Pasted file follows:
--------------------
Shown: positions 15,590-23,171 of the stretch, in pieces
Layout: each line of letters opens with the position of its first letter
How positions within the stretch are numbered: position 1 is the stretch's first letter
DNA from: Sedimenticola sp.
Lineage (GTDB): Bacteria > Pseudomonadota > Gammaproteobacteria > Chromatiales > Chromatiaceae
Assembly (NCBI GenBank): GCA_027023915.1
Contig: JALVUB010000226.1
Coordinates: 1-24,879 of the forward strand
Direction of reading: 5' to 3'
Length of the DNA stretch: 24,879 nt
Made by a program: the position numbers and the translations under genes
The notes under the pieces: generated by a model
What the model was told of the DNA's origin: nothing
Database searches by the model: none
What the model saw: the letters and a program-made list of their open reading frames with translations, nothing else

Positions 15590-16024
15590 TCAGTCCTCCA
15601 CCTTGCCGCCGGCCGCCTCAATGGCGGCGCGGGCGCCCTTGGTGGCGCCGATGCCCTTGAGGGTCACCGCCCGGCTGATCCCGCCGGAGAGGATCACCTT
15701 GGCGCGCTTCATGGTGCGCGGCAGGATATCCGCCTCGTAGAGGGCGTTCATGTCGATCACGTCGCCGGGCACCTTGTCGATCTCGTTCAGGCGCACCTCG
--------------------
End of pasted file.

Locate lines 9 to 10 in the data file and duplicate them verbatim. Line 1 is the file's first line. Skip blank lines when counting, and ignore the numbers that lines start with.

Direction of reading: 5' to 3'
Length of the DNA stretch: 24,879 nt